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I upgraded to Windows 7 on a PC that is a few years old. The CPU was one revision away from having Hyper-V on it. So, I had to install Microsoft Virtual PC 2007 (v6.0.156.0) to run full XP instances instead of the seamless XP virtualization that is advertised so much. That's fine though; the 'older' version is useful since I use it to run different versions of the whole XP/IE stack for testing. (I'm a web developer.) ...And for the one 16-bit application we still use at the office for scheduling. * sigh *

The virtual instances work fine, including networking. My issue is that after a reboot or coming out of sleep mode, my host Windows 7 won't connect to the Internet. It will connect to the local network fine. If I disable the "Virtual Machine Network Services" item (I'll call "VMNS" from here on) in the LAN Connection properties box, it starts working. But than the Virtual PC instances lose their network connectivity. If I re-enable VMNS again in the same instance, everything works (Internet on host and in the virtualized instances). But after the next reboot/sleep cycle this starts over.

The route table gave me a clue though. When doing a cycle w/ VMNS enabled:

IPv4 Route Table
===========================================================================
Active Routes:
Network Destination        Netmask          Gateway       Interface  Metric
          0.0.0.0          0.0.0.0         On-link         10.0.3.51     20
          0.0.0.0          0.0.0.0       10.0.10.10        10.0.3.51    276
...

After VMNS is disabled, the first route goes away. I assume that is for VMNS to intercept virtualized instance's network connections and forward them correctly? Just a guess though.

More info:

I checked my Firewall settings and Services (because I'm sort of a control nazi and turn off a lot) but couldn't find anything that made sense and if turned on changed anything. So it might be something there I'm missing, but I don't know what.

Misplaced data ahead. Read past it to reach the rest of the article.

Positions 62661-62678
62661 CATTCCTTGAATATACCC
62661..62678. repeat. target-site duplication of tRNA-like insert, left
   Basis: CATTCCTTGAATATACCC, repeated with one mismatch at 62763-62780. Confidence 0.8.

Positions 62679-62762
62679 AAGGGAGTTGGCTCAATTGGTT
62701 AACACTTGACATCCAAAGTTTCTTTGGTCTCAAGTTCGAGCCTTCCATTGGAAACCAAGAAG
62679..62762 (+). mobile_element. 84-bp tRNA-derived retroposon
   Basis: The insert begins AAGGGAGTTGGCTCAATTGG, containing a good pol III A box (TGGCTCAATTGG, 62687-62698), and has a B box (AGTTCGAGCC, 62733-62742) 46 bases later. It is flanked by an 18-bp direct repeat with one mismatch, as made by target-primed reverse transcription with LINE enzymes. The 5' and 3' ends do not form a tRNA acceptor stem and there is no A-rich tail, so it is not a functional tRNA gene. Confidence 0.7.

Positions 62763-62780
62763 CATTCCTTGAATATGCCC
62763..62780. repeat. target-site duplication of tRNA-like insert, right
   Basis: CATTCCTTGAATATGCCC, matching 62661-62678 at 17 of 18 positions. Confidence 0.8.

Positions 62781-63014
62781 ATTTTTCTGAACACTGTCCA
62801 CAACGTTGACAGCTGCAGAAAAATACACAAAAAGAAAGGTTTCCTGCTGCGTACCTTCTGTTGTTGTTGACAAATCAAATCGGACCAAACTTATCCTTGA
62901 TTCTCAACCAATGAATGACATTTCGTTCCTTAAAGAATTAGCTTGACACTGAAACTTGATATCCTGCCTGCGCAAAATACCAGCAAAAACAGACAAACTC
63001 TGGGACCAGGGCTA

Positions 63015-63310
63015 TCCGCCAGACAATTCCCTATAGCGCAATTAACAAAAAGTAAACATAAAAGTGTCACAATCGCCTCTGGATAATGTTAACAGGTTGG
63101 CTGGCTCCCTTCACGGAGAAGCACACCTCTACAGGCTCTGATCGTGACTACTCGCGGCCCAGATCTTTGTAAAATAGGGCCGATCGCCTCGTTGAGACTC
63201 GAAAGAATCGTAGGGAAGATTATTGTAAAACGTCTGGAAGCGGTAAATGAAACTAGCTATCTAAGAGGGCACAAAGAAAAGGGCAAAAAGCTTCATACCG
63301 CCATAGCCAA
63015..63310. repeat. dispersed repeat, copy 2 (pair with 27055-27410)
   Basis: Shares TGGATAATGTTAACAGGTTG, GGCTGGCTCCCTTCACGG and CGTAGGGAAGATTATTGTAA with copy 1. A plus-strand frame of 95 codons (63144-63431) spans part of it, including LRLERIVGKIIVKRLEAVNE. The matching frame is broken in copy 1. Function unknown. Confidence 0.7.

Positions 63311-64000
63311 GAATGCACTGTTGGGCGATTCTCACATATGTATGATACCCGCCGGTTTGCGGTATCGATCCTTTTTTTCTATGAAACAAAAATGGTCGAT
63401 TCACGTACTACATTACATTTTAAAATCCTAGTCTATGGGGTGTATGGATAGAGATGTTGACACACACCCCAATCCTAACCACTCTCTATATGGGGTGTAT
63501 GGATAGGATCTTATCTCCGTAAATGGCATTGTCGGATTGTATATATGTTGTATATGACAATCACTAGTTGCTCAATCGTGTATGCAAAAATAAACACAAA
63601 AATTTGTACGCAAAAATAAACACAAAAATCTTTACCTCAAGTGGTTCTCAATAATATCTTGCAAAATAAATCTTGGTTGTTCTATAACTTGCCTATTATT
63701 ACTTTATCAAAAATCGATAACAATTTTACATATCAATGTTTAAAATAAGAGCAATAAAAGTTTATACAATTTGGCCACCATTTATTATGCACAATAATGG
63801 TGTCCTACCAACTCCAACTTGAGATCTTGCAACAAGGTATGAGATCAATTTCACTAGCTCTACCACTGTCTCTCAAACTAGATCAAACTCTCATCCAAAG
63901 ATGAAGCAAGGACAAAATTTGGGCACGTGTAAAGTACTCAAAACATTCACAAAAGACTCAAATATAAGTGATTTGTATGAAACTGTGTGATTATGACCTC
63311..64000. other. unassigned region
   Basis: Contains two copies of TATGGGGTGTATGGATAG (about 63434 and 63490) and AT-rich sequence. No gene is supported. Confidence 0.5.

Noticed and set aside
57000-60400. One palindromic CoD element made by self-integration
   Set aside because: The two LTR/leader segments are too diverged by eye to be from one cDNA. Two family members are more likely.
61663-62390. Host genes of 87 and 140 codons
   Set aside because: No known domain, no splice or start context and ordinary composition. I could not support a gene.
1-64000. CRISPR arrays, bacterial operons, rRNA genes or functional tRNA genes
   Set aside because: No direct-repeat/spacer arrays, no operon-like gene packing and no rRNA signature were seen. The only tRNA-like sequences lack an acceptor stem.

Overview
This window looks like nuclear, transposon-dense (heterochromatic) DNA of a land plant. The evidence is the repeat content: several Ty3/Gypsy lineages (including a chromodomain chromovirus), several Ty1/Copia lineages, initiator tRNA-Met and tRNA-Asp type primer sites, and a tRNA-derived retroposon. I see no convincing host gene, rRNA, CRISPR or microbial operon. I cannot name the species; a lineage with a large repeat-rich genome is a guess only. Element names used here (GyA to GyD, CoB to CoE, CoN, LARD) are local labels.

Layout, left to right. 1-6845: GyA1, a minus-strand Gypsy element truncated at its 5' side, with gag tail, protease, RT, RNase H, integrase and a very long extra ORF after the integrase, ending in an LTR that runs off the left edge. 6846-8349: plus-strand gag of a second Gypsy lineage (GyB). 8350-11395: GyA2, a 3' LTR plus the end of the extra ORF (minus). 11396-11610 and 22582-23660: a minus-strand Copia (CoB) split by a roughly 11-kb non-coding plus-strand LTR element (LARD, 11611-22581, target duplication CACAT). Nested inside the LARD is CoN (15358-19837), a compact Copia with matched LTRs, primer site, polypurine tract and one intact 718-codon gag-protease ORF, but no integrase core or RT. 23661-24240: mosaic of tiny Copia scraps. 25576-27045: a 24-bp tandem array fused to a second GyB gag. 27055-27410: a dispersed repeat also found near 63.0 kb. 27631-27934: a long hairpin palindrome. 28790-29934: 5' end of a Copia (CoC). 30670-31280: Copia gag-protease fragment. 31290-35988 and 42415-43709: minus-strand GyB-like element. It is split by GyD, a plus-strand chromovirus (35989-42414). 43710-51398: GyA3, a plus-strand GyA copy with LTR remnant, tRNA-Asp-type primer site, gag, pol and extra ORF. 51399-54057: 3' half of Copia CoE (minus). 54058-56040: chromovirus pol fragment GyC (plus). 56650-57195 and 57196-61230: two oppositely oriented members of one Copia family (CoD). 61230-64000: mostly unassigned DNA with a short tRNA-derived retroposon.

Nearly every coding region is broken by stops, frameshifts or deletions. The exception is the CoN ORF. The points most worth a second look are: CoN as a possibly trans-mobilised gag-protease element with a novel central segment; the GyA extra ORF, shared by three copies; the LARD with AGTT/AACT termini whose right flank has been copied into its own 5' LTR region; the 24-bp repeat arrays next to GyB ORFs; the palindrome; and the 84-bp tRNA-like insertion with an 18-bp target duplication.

My current hacked solution:

So, I figured I'd mess with the routes myself to see if that helped, it did. If I run a route delete 0.0.0.0 on the universal (0.0.0.0) gateway routes, and add back in just the 2nd line with route add 0.0.0.0 mask 0.0.0.0 10.0.10.10--the one that points to my actual gateway (10.0.10.10)--then I don't have to mess with the disable/enable cycle of VMNS, and everything works.

Running those two commands is faster then bringing up connection options and disabling and re-enabling VMNS, but I still don't want to have use that hack script every boot either. (Oh, and I also tried messing with hard-coding TCP/IP settings in my network adapter, including setting high metrics, etc., but that didn't help either.)

Any suggestions on the right way to fix this?

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2 Answers

**I have put in a temporary fix by using the gpedit.msc Under Local Computer Policy/Computer Configuration/Windows Settings/Scripts (Startup/Shutdown)/Startup To add a file click Show Files and create the batch file in the provided window I added a Startup.cmd script file that contains the following


route delete 0.0.0.0 mask 0.0.0.0

ipconfig /release

ipconfig /renew


This removes the bad route at startup

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up vote 0 down vote accepted

I ended up just creating a batch file and running it at login from Windows schedule. Depending on the power status when I come back to the machine, I still have to run it myself as administrator. Not my preferred solution, but it works.

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